Mona Charen

Reviewing the falsehoods, myths and misrepresentations spun by the press, politicians and pundits following Hurricane Katrina, one is reminded of Nora Ephron's bon mot: "No matter how cynical I get, I can't seem to keep up."
 
Most recently, we have word from the National Hurricane Center that Katrina was not a category 4 storm at all, but rather, a category 3 when it slammed into the Gulf Coast on Aug. 29. So much for the notion that the levees were built to withstand anything less than a category 4. But this news is only the latest in a string of stories correcting, amending and often reversing what we were told at the time. The string is so long that the fabric of reporting on Katrina has unraveled utterly, and it's enough to encourage caution -- if not outright cynicism -- about all reporting, particularly during emergencies.

 In the hours and days after the hurricane struck, the press reported that conditions inside the Superdome and Convention Center had descended to Boschian (Hieronymous) depravity. We were told that "little babies" were being raped, and that stabbings and murders were widespread. The mayor and police chief of New Orleans repeated these rumors on television, thus transforming them from scuttlebutt to "news."

 FEMA, believing the stories broadcast worldwide, showed up at the Convention Center with a refrigerated 18-wheeler and three doctors to process bodies. They were expecting, reported The Seattle Times, at least 200. How many actually died in the two locations? Six. One died of a drug overdose, another committed suicide, and four more died of natural causes. Eddie Compass, New Orleans police chief, conceded that badly needed resources, like police and rescue workers, were diverted to deal with emergencies that turned out not to exist.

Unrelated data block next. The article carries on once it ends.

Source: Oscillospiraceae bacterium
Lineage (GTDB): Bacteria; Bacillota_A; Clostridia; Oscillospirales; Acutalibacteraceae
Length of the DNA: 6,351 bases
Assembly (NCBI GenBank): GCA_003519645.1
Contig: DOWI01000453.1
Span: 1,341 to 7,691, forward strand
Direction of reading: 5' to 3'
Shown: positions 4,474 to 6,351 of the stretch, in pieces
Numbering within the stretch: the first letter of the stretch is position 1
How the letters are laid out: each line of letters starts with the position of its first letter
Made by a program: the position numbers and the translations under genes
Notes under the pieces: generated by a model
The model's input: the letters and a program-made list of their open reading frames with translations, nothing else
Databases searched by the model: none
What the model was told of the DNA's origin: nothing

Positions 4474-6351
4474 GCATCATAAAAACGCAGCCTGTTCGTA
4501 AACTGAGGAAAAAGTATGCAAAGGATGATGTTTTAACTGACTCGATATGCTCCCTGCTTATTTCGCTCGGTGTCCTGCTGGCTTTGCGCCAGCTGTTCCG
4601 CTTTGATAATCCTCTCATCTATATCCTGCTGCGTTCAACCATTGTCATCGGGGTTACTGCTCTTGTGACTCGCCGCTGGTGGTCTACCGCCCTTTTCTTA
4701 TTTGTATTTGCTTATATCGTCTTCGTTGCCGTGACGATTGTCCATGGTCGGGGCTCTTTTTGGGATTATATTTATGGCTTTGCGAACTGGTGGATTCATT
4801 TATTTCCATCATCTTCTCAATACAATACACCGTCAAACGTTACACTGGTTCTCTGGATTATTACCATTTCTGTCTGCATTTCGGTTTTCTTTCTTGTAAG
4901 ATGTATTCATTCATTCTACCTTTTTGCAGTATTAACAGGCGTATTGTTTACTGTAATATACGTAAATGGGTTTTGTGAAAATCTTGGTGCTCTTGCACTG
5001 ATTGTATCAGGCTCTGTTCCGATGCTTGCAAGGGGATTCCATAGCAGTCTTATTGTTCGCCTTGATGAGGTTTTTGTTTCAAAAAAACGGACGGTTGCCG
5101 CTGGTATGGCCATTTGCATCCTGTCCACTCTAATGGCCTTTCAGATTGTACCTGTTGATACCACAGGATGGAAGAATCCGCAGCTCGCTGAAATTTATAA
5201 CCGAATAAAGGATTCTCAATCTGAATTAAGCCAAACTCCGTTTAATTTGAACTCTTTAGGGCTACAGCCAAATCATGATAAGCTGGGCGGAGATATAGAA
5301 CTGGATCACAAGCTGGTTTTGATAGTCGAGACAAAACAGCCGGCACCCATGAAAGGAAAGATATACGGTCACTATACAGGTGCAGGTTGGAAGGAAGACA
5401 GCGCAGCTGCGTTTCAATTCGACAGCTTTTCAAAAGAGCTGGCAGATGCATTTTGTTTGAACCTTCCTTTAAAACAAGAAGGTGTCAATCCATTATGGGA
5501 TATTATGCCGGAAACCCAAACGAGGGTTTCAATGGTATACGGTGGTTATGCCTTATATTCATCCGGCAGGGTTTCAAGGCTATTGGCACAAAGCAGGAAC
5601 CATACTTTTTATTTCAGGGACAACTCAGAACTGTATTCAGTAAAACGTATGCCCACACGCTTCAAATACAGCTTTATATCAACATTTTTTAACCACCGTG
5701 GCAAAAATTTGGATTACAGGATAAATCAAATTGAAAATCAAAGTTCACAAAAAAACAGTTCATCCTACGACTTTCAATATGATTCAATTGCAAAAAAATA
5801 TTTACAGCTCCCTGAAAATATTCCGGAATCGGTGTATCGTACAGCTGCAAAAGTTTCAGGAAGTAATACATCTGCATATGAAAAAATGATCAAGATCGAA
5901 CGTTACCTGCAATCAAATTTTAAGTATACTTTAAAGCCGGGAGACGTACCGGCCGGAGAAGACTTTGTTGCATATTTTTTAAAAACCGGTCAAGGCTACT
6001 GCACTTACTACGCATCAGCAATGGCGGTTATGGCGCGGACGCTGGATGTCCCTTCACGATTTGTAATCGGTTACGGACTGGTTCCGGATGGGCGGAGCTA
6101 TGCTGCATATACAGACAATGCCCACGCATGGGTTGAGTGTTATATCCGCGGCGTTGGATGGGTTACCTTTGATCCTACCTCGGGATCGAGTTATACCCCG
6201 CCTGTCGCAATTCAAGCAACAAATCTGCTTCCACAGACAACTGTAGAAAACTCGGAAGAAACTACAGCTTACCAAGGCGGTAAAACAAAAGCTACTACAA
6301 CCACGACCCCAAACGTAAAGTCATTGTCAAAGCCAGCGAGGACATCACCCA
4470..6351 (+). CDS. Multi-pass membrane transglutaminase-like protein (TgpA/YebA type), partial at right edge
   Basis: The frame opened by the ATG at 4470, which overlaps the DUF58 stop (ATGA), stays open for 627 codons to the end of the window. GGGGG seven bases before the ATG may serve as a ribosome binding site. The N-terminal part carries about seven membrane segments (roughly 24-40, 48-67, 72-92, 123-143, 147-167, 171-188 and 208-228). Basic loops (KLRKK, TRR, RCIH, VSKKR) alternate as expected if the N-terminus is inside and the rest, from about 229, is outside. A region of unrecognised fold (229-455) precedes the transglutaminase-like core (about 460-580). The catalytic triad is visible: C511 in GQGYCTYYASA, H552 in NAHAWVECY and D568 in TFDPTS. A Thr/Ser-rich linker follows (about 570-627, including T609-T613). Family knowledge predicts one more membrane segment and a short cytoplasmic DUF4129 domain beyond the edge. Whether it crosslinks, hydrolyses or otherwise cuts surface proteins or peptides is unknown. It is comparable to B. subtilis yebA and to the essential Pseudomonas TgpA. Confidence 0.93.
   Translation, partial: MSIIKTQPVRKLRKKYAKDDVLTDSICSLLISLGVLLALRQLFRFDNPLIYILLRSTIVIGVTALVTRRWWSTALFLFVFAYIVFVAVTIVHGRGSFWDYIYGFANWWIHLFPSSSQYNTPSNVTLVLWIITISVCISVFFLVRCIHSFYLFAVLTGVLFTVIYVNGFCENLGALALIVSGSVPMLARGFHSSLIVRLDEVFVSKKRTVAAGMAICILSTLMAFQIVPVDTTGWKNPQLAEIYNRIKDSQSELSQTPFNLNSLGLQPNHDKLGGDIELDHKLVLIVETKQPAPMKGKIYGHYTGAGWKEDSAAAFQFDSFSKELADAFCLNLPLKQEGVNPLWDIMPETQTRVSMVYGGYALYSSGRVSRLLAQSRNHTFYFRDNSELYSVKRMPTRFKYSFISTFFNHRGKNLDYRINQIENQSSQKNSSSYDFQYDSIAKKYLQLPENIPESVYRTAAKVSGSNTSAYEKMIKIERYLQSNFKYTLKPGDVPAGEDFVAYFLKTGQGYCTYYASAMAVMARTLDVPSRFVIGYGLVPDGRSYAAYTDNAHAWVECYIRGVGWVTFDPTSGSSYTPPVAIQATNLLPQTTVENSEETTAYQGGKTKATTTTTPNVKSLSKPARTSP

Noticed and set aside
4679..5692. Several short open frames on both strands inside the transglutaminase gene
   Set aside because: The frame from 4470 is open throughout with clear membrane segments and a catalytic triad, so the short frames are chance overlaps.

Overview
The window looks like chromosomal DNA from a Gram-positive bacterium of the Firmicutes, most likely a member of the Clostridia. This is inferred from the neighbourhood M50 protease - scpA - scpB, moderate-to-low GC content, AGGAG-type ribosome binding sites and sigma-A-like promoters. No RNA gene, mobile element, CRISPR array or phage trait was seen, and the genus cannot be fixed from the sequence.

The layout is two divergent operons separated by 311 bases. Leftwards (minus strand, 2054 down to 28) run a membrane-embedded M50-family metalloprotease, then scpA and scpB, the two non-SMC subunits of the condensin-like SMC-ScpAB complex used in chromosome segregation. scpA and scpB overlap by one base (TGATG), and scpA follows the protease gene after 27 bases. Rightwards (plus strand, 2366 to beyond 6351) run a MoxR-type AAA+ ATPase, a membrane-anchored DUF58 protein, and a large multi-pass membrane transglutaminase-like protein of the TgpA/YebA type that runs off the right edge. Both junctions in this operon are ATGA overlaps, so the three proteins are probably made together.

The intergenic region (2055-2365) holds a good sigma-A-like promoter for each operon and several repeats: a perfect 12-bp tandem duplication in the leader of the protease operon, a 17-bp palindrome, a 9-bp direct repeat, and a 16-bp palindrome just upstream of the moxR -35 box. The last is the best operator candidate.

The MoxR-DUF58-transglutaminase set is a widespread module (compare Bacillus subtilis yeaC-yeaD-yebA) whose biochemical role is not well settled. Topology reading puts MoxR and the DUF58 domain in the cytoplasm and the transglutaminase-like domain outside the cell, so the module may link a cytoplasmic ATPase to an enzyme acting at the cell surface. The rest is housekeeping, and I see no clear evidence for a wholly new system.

Another popular convention of the Katrina aftermath was the notion that because National Guard troops were "spread thin" by deployments to Iraq and Afghanistan, the U.S. lacked manpower to deal with a domestic crisis. But as James Robbins noted in National Review Online, only 10.2 percent of the U.S. Army, including guard and reserves, is stationed in Iraq -- fully 74.2 percent are stationed in the U.S.

 If people are sure of anything, it is that poor African-Americans were hardest hit by the storm and its aftermath. There is no question that poor blacks suffered terribly, but according to a Los Angeles Times analysis of Louisiana data, those who died came from rich and poor neighborhoods in about equal numbers.


Mona Charen

Mona Charen is a syndicated columnist, political analyst and author of Do-Gooders: How Liberals Hurt Those They Claim to Help .
 
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